• Can put the clamps on grown men in the NBA
  • Rebounds on both ends
  • Plays with a lot of heart
  • May never develop a jumper and be a reborn Andre Roberson
  • The injuries may linger forever
  • Handle is loose

15. Isaiah Hartenstein (Germany PF/C)

  • Will be the second biggest (7-foot-1) four man in the NBA behind Porzingis
  • He is physical, agile, and versatile
  • One of the best passing bigs in the draft
  • He still acts like a kid
  • Skills are there, but he needs a good amount of fine-tuning
  • Very left-hand dependent

16. Jarrett Allen (Texas C)

  • Massive wingspan
  • Shows flashes of power around the rim
  • Rebounds out of his area
  • Doesn’t always play with the passion you want out of a young big
  • Doesn’t stand out in big moments
  • The 1970’s afro isn’t really a look anymore

17. Luke Kennard (Duke SG)

  • Is the purest shooter in the draft
  • Great coming off screens
  • Doesn’t stop firing during shooting slumps
  • Will be a solid team defender at best
  • Almost every dribbling move comes back to his left hand
  • Really lacking in size and overall athleticism

18. T.J. Leaf (UCLA PF)

  • Can score from all three levels
  • Good playmaker that can handle the ball
  • Plays with the toughness and motor required to compete as an NBA post
  • Doesn’t have strong legs
  • Athletic but not quick laterally
  • May struggle finding a position to guard

19. Terrance Ferguson (Australia SG)

  • He is a human pogo stick
  • Is comfortable being a 3-and-D player
  • Has a 6’7 frame that will only add pounds
  • Needs some meat on his bones
  • Can’t do much off the bounce
  • Skipped college for an Australian league with less talent

20. Justin Jackson (North Carolina SF)

  • Great floater game
  • Comes off screens with ease
  • Solid, engaged defender
  • Has been mentally fragile in the past
  • May never be a starter-level player
  • Can be very timid at times

21. Anzejs Pasecniks (Latvia C)

  • Great size at 7’2
  • Nice touch from all three levels
  • Moves up and down the floor effortlessly
  • Needs to continue to gain strength
  • Isn’t much of a passer
  • Hasn’t seen NBA level talent yet

22. John Collins (Wake Forest PF)

  • Will fill up the scoring column wherever he goes
  • Good shooting form
  • Strong frame
  • Doesn’t play a lick of defense
  • Rebounding could be more consistent
  • Passing leaves a lot to be desired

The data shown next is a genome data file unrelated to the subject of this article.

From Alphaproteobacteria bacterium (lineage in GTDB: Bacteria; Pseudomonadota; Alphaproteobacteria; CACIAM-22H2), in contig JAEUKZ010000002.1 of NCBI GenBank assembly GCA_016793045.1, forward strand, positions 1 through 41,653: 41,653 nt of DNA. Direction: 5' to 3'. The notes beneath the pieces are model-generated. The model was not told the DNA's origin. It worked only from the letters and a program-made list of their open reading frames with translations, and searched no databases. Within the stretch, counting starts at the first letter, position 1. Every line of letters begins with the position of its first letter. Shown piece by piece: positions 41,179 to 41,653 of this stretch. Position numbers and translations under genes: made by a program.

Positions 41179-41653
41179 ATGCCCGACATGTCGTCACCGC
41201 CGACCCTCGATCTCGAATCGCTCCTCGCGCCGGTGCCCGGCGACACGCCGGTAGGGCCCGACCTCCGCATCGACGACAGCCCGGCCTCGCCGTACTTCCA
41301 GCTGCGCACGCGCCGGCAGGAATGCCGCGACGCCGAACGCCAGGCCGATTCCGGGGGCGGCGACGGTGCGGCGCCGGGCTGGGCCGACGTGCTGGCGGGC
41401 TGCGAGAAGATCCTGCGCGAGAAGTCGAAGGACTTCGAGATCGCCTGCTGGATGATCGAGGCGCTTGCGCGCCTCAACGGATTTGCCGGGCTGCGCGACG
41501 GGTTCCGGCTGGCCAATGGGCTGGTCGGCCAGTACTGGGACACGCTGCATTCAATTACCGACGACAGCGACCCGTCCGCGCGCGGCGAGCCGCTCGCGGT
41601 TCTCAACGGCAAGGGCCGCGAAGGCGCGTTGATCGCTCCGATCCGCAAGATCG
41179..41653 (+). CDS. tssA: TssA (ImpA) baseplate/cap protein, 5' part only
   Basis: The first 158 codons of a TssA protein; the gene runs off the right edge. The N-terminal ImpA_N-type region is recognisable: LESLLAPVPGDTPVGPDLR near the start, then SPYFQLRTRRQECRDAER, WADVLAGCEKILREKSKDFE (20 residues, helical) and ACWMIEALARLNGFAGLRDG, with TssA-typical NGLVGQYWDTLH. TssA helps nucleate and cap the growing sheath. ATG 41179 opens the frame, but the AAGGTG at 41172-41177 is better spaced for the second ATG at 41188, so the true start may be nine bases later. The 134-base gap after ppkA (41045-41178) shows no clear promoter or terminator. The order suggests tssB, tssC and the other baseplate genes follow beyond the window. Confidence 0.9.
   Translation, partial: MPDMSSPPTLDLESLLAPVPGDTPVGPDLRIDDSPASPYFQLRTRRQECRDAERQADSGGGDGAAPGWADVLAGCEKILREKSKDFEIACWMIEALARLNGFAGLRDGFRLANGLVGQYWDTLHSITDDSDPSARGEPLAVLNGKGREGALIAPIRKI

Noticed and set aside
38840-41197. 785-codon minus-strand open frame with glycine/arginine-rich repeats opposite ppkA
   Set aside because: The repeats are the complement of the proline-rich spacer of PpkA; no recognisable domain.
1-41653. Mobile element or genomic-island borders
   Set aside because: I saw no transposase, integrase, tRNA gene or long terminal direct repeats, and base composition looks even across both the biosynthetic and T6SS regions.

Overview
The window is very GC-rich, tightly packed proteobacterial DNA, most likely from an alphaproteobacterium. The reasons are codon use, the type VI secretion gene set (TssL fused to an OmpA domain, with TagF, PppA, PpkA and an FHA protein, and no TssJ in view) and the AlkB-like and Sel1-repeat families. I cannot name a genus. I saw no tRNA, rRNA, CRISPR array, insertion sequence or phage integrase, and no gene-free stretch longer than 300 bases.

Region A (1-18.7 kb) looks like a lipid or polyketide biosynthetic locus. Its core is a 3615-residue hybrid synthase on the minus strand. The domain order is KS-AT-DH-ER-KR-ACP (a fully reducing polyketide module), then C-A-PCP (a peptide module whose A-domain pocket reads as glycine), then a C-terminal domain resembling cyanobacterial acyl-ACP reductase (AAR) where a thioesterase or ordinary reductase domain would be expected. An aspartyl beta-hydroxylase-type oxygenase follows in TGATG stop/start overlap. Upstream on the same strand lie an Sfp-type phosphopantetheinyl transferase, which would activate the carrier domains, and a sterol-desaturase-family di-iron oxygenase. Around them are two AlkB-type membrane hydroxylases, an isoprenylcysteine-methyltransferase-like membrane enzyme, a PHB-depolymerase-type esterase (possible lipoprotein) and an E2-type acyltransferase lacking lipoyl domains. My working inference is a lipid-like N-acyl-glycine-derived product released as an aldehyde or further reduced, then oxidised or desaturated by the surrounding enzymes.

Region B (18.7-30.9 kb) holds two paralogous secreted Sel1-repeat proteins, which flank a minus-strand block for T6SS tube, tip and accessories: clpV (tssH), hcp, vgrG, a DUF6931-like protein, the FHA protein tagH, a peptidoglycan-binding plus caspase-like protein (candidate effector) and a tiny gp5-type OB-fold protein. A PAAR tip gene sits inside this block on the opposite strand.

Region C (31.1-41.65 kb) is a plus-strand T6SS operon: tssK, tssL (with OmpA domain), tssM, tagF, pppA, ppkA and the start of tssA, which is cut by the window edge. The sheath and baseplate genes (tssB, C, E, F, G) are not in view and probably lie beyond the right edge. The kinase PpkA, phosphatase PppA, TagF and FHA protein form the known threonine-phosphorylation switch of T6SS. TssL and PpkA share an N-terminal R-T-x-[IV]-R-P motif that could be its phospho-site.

23. Harry Giles (Duke PF)

  • Tremendous rebounder
  • Plays with a lot of energy and activity
  • Good finisher at the rim
  • Knees are a huge question
  • If healthy he could become a starter. But his downside is out of the league in a few years
  • Doesn’t have the agility or confidence that he had two years ago (understandably so)

24. Ike Anigbogu (UCLA C)

  • Strong, impressive athlete
  • Finishes lobs better than anyone in the draft
  • Potential to be an elite rim protector and rebounder
  • Incredibly raw
  • Had little game experience at UCLA
  • Doesn’t have any game outside of 5 feet right now

25. Tony Bradley (UNC Center)

  • Top of the line offensive rebounder
  • Good scoring ability in the paint
  • 7’5 wingspan
  • Not athletic
  • Not much of a shooter
  • Is vying for time in an era of declining true centers

26. Ivan Rabb (California PF)

  • His activity on the glass is impressive
  • Mobility may allow him to be useful guarding pick-and-rolls
  • Good IQ
  • Still too skinny to play center
  • Not great at anything
  • Doesn’t finish through contact

27. Tyler Lydon (Syracuse PF)

  • Really good three-point shooter
  • Can guard multiple positions with his length
  • Doesn’t look totally out of place handling the ball on the perimeter
  • Must put on more muscle to get more minutes as a four
  • Must improve his handle and conditioning to get more minutes as a three
  • Doesn’t show consistent competitiveness

28. Josh Hart (Villanova SG)

  • The quintessential team player
  • Good shooter and defender
  • High IQ player
  • Limited in terms of upside
  • Average athlete
  • Can’t really create his own shot against good pressure

29. Jawun Evans (Oklahoma State PG)

  • Great change of pace and top end speed
  • Excels in the pick-and-roll
  • Is a pest on defense
  • Undersized
  • Good shooter, but not great
  • Can be sped up in transition

30. Jonah Bolden (Australia PF)

  • Above-average athlete
  • Can stretch the floor with his jumper
  • Versatile defender
  • Didn’t show much at UCLA before going abroad
  • Doesn’t have a ton of growth as an athlete
  • Has a lot of tools but hasn’t put it all together